Here is a little interactive task for you. Count how many times the word “one” is used in this passage. Then you might also count how many times the word “peace” is used—peace that is essential if humans are ever going to live into the oneness that this passage makes clear is God’s plan and dream for humanity. The repetition of both words is not an accident, of course, but a tool Paul is using to highlight their importance.
Accordingly, Paul uses several images to illustrate the unity of which he is writing. Though all of them (one body, vs. 16; one family, vs. 18; one nation, vs. 19; one temple, vss 20-22) are worthy of reflection in these troubled times, in this brief devotion we are going to focus on the image of one new humanity.
It is appropriate that we do so as we look to celebrate Martin Luther King Day this weekend. The vision of one new humanity is in stark contrast to the host of races, nations, sects, and divisions which are so often at odds with each other in the world today.
Who of us can forget words such as these?
I have a dream that one day on the red hills of Georgia, the sons of former slaves and the sons of former slave owners will be able to sit down together at the table of brotherhood…
I have a dream that my four little children will one day live in a nation where they will not be judged by the color of their skin but by the content of their character.
I have a dream that one day… little black boys and black girls will be able to join hands with little white boys and white girls as sisters and brothers. (Dr. Martin Luther King, I Have a Dream, August 28, 1963).
Who of us who names the name of the Jesus who calls us to love our neighbors as ourselves does not find these words ringing in our own heart? Who of us does not desire with every bone in our body, every fiber in our being, that they were true?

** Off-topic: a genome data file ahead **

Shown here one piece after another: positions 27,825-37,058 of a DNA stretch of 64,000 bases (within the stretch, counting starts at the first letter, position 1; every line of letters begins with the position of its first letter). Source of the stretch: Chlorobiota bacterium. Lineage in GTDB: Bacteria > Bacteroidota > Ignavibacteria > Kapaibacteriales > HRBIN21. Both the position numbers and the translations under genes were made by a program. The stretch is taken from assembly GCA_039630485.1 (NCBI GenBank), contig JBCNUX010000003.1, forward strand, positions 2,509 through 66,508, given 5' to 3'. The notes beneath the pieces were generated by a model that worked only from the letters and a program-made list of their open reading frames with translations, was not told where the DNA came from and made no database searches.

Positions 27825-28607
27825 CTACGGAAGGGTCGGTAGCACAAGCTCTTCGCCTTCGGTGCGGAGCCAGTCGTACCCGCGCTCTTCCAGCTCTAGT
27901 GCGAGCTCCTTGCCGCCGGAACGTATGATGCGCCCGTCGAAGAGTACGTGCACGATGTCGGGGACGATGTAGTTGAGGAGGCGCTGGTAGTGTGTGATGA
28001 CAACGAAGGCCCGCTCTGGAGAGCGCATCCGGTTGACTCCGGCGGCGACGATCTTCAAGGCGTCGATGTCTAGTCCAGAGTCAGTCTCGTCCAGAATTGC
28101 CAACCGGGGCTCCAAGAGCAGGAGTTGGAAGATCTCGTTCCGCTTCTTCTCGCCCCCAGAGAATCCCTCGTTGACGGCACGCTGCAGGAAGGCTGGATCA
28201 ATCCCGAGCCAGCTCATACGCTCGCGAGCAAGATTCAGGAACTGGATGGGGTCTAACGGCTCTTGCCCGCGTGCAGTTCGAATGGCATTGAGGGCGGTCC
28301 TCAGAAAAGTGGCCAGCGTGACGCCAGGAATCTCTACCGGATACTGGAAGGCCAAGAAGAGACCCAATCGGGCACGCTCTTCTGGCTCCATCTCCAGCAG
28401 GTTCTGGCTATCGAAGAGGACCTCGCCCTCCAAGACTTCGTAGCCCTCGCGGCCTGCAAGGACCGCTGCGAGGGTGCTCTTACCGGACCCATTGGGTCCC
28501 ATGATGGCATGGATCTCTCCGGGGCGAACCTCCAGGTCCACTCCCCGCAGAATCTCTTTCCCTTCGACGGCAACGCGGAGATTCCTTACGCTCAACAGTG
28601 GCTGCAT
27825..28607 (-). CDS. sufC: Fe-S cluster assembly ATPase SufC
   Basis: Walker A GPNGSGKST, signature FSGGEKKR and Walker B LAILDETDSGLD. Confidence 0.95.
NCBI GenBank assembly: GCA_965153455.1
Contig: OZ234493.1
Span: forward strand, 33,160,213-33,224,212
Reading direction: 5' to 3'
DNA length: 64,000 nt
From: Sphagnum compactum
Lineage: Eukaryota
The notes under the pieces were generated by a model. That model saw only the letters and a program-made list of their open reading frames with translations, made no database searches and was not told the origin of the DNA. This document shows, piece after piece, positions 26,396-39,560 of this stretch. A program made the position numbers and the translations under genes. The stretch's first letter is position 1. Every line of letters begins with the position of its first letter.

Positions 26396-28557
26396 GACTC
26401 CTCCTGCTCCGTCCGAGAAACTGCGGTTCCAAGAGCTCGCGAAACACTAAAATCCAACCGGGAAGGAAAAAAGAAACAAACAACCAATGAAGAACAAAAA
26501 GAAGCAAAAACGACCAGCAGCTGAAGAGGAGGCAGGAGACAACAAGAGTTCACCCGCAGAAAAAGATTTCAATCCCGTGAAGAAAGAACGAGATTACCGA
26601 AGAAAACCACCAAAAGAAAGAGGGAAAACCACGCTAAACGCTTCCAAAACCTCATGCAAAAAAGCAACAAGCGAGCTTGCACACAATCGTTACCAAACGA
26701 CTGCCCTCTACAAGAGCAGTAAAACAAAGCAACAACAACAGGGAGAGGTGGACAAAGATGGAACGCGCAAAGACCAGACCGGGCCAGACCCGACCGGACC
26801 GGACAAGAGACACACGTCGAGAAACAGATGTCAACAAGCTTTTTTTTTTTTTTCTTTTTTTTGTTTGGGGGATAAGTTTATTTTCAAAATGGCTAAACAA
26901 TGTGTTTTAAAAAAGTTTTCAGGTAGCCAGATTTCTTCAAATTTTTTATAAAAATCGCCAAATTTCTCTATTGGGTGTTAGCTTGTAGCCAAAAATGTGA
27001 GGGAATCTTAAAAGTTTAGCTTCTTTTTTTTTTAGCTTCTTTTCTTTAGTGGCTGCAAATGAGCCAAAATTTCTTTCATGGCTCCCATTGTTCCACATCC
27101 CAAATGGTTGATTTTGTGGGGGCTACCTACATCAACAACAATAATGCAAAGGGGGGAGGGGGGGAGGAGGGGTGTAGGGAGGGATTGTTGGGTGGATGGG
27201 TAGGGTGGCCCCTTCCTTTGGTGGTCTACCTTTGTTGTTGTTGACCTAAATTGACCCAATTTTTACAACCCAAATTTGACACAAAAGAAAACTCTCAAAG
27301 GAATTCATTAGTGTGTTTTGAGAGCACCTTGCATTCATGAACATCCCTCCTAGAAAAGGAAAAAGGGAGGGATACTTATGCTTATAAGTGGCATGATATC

And yet, what are we doing to be peace makers, to heal the inequities and right the injustices that continue to mar our world even today (and might I be so bold to suggest that we strongly consider going on a mission trip for precisely these reasons)? How are we working, tirelessly and with an unconquerable hope, to end the divisions that are present not just between races but in communities and businesses and churches and sometimes even our families themselves?
Dear and beloved friends—we cannot fail in this! Because the hope of the world is not the political process that leads to ever greater and greater division. It is not the wielding of worldly power, which creates as much as suffering as it alleviates. It is not simply rallying good people, because the truth is few if any of us are as good as we need to be; most if not all of us run up against our own comfort and selfishness more quickly than we’d care to admit.
The one hope—the one and only hope—is hearts changed by the Lord Jesus Christ who is our peace; [because] in his flesh he has made both groups into one and has broken down the dividing wall, that is, the hostility between us.